This was Andrew’s closing reading to this past Sunday’s teaching “In Providence As it is in Heaven.”
“The blind man healed looks out on the world as if it was just created because he suddenly understands how it was created to be.”
My baby brother wakes me up every morning as if he expects me to be gone. His feet stick to the hall floor as he tiptoes outside listening. Sometimes I catch the look on his face around the edge of the door, lips pressed together in silent concentration, eyes searching the bed for my shape. Then the burst of recognition – the quick smile of surprise – calling my name – and running to the bed to kiss me on the cheek over and over and tell me that it is morning. It is time to make pinwheels and build cities and blow bubbles in the lake, time to paint our faces and put on costumes and sneak around the house.
At three years old the world is bigger and mornings and sleepy older sisters are still miracles. There is marvel sketched across your face and your eyes will believe anything. There is mystery behind every piece of reality.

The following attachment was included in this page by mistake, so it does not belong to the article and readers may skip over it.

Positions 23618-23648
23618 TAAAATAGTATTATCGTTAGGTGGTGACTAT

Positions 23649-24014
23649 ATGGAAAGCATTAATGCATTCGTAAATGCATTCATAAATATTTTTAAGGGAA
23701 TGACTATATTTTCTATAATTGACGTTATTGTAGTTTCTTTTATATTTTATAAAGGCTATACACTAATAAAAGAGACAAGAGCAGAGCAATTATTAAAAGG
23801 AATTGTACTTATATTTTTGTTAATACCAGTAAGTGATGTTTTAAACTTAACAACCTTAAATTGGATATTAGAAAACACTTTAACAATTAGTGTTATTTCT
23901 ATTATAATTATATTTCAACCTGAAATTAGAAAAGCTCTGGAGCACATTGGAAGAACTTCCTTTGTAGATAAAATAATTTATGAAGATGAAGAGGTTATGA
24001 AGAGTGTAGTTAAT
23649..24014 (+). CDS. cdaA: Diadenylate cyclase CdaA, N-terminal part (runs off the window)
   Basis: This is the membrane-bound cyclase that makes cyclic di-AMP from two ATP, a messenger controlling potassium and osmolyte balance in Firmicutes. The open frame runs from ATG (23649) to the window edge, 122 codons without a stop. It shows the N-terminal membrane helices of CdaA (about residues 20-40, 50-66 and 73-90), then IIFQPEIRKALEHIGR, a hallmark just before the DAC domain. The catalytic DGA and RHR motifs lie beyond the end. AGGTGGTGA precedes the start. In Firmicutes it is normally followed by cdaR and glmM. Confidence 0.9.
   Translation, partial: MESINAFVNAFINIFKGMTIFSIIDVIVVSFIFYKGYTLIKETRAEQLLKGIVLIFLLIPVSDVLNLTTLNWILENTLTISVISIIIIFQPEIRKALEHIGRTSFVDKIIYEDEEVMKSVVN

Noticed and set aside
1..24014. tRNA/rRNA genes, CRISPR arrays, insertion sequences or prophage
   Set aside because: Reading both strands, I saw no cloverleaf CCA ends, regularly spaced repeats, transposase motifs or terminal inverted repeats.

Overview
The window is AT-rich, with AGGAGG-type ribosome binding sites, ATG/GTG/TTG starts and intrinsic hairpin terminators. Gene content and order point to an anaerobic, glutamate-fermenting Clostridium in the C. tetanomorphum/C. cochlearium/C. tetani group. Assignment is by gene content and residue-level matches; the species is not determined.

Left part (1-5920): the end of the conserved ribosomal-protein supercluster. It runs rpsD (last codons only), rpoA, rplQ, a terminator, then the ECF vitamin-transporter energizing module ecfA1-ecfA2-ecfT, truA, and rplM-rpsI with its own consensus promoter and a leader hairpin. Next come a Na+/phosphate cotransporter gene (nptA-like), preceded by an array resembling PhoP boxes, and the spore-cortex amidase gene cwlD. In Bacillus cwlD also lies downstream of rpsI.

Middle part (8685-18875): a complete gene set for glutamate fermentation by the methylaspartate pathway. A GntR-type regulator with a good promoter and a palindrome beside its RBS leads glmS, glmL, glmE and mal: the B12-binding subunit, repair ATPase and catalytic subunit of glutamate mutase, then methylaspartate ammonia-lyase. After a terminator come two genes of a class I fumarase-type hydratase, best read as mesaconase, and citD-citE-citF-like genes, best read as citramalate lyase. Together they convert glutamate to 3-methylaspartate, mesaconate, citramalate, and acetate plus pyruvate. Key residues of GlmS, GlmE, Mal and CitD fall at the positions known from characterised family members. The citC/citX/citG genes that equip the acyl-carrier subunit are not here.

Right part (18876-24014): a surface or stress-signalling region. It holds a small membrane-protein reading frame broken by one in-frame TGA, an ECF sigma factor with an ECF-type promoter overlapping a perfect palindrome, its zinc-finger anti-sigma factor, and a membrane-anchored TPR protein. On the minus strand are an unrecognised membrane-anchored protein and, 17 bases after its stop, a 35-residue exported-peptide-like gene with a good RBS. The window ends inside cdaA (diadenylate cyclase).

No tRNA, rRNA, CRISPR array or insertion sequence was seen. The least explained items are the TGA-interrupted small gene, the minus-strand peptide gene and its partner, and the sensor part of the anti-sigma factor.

“There is mystery behind every piece of reality.”
For most of my brother’s life I’ve been away at school, home only for visits, and he asks all the time when I am going back. Yet even after months of being home, his excitement to find me in my bedroom is just as fresh, and I’ve been told that he goes into every bedroom in the house, before he gets to mine, and wakes everyone this way.
The world is lost a little in living, disguised by routines and expectancy. But there is a vision beyond that of the child, an instance of recognition that makes the world new. Flannery O’Connor compares the experience of conversion to that of the blind man that Christ healed, rooted in reality, but given a different layer of context and an intensity of newness. The blind man healed looks out on the world as if it was just created because he suddenly understands how it was created to be.
“Flannery O’Connor compares the experience of conversion to that of the blind man that Christ healed, rooted in reality, but given a different layer of context and an intensity of newness.”
The vision of faith cuts through the film of familiarity, dethroning assumptions, messing up categories. The eyes touched by Christ may seem to behold strange visions – men like trees, walking around – but this is only because they no longer see impossibilities.